Monday 6 July 2015

CIDSE Oral Statement on Panel I: Principles for an international legally binding instrument on transnational corporations (TNCs) and other business enterprises with respect to human rights

1st session of IGWG on TNCs and human rights, July 6, 2015, 1-3PM

Thank you Madam Chair. I am speaking on behalf of CIDSE, the international alliance of Catholic justice and solidarity organizations, who together with the organizations Friends of the Earth Europe, Brot für die Welt, SOMO, IBFAN and IBFAN-GIFA and Global Policy Forum, made a joint submission to this intergovernmental working group. We are also members of the Treaty Alliance, and are among the nearly 400 organizations from around the world who have signed the Treaty Alliance joint statement, many of whom are present this week both inside this room and outside in a wider mobilization. 

First I wish to say that our organizations have been calling for constructive engagement by all States in this process. Therefore we are pleased at the openness shown yesterday for an inclusive process, and as a number of our members are based in Europe we very much welcome the presence and a constructive participation from the EU and its Member States in this group’s work. 

We wish to highlight 3 sets of principles we believe to be fundamental to this treaty process. These have also been strongly raised in several cases during yesterday’s side event on the impact of transnational corporations and other businesses on grassroots communities, co-organized by several of our organizations.

The first is Accountability.

States have the duty to protect human rights by regulating the behavior of private (non-State) actors. States are expected to take all measures that could reasonably be taken, in accordance with international law, in order to prevent private actors from adopting conduct that may lead to human rights violations. I want to underline this aspect of prevention. Yesterday our colleague speaking about mining in Colombia emphasized that communities’ rights are being violated from the very beginning of corporate activities, for example their right to land by forced displacement for big mining projects, not to speak of their right to health by environmental contamination and their very right to life. Therefore the duty to protect includes both a duty to provide access to remedy, as well as a duty of preventative regulation and sanction.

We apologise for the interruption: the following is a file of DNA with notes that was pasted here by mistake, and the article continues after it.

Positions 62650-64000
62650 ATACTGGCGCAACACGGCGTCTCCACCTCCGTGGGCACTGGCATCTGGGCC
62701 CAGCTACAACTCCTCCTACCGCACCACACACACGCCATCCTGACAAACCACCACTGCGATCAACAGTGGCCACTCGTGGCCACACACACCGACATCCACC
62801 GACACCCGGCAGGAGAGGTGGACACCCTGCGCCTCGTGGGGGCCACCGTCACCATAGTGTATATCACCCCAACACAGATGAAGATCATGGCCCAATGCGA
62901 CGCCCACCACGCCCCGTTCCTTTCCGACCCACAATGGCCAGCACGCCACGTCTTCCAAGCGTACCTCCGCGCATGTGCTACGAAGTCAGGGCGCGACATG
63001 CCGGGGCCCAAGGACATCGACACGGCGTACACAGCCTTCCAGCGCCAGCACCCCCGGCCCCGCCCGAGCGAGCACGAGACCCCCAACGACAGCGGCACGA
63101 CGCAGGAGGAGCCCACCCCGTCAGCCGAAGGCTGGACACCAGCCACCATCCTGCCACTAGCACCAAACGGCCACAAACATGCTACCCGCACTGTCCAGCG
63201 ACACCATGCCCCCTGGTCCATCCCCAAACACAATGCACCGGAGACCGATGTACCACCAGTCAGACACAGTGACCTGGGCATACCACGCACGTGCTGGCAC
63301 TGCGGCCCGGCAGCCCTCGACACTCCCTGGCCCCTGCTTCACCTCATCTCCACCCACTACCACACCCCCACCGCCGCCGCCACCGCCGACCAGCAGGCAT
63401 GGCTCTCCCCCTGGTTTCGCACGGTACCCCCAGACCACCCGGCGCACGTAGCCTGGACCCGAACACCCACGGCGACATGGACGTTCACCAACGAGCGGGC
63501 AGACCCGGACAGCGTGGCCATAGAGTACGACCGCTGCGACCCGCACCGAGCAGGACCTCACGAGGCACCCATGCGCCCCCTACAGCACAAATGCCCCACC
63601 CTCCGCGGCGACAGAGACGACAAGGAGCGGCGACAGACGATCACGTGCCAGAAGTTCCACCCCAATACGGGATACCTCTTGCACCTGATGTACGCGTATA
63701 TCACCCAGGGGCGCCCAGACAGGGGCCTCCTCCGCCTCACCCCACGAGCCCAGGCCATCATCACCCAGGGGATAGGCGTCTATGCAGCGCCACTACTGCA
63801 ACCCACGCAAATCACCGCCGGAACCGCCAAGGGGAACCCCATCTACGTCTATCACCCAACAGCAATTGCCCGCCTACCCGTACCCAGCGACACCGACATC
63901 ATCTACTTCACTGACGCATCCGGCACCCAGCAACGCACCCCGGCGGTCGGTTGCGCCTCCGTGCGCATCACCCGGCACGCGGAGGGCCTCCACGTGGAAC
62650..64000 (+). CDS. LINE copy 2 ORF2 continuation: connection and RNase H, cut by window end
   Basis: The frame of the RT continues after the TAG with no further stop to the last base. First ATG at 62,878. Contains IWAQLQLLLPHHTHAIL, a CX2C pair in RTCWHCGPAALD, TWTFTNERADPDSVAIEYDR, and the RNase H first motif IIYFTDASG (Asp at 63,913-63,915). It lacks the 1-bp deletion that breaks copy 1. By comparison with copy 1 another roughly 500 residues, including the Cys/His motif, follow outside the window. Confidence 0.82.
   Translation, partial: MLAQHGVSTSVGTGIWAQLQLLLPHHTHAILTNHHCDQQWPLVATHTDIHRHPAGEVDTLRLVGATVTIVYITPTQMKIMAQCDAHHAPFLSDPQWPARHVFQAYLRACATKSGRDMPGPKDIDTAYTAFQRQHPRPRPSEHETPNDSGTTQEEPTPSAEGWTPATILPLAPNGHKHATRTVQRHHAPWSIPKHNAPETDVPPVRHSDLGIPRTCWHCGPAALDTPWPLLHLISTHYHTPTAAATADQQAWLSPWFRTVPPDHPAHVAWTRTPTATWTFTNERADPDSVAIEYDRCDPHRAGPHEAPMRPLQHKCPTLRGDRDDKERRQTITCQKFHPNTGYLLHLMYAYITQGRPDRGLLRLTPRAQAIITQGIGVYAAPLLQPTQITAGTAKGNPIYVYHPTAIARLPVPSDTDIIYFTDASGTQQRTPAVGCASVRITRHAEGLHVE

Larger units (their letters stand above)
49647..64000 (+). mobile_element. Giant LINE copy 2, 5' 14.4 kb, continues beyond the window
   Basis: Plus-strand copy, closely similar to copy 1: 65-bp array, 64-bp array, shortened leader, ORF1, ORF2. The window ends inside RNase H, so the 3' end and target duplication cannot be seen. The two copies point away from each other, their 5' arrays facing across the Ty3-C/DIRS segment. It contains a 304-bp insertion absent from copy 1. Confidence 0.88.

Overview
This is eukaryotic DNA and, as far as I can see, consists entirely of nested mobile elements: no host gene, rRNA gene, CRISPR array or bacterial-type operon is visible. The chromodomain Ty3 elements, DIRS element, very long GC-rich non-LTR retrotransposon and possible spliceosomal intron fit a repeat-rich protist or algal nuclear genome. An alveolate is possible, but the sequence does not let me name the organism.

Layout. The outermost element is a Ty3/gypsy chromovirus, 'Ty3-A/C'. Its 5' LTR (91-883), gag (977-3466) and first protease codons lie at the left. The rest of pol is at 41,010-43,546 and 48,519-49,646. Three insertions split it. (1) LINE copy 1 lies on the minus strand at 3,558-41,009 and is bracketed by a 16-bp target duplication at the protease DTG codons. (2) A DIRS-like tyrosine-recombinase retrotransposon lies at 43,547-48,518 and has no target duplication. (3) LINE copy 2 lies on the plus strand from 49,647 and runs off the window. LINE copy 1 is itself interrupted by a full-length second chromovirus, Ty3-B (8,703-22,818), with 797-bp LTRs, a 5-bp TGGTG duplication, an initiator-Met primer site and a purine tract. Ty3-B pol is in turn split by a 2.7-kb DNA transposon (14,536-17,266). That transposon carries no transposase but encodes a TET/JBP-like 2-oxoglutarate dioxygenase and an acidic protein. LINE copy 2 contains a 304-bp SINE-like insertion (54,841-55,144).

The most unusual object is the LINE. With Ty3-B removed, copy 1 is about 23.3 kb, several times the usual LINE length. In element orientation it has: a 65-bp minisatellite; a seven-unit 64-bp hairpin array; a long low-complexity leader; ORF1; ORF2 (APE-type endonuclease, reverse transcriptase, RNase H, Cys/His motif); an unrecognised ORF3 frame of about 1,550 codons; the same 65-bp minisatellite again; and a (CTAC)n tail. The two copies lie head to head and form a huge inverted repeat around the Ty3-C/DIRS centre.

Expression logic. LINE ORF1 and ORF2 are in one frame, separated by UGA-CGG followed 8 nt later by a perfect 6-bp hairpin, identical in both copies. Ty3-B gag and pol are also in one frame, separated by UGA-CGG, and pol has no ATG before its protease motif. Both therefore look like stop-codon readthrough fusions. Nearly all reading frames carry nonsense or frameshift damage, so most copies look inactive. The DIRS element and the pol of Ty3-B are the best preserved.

The obligation of a State to control the conduct of non-State actors where such conduct might lead to human rights violations also outside its territory has been explicitly affirmed by various United Nations human rights treaty bodies, and in several opinions of the International Court of Justice related to environmental harms. 

The second is Equality and non-discrimination. 

As stated in Article 1 of the Universal Declaration of Human Rights, “All human beings are born free and equal in dignity and rights.” The prohibition against discrimination is at the heart of human rights law and is clearly established in numerous human rights texts. Each State must ensure that all individuals subject to its jurisdiction are protected against corporate human rights abuse, without distinction of any kind.